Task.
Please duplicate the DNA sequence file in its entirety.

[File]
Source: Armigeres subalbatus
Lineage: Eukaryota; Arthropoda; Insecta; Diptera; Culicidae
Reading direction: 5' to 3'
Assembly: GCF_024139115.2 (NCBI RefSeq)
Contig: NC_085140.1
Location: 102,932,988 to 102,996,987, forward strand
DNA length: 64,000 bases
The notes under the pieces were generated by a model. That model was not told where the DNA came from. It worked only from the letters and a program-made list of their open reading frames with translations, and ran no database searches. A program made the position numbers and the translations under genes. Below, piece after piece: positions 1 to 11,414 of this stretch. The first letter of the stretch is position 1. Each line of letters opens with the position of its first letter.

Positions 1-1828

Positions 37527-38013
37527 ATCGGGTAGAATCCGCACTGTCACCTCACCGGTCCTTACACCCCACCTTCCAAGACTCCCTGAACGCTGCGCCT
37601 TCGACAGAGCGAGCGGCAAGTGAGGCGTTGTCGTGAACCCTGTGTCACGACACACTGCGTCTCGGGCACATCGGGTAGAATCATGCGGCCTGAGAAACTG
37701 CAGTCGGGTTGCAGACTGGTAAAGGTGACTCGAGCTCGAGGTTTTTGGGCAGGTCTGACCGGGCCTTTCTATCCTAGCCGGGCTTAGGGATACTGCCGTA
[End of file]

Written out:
Source: Armigeres subalbatus
Lineage: Eukaryota; Arthropoda; Insecta; Diptera; Culicidae
Reading direction: 5' to 3'
Assembly: GCF_024139115.2 (NCBI RefSeq)
Contig: NC_085140.1
Location: 102,932,988 to 102,996,987, forward strand
DNA length: 64,000 bases
The notes under the pieces were generated by a model. That model was not told where the DNA came from. It worked only from the letters and a program-made list of their open reading frames with translations, and ran no database searches. A program made the position numbers and the translations under genes. Below, piece after piece: positions 1 to 11,414 of this stretch. The first letter of the stretch is position 1. Each line of letters opens with the position of its first letter.

Positions 1-1828

Positions 37527-38013
37527 ATCGGGTAGAATCCGCACTGTCACCTCACCGGTCCTTACACCCCACCTTCCAAGACTCCCTGAACGCTGCGCCT
37601 TCGACAGAGCGAGCGGCAAGTGAGGCGTTGTCGTGAACCCTGTGTCACGACACACTGCGTCTCGGGCACATCGGGTAGAATCATGCGGCCTGAGAAACTG
37701 CAGTCGGGTTGCAGACTGGTAAAGGTGACTCGAGCTCGAGGTTTTTGGGCAGGTCTGACCGGGCCTTTCTATCCTAGCCGGGCTTAGGGATACTGCCGTA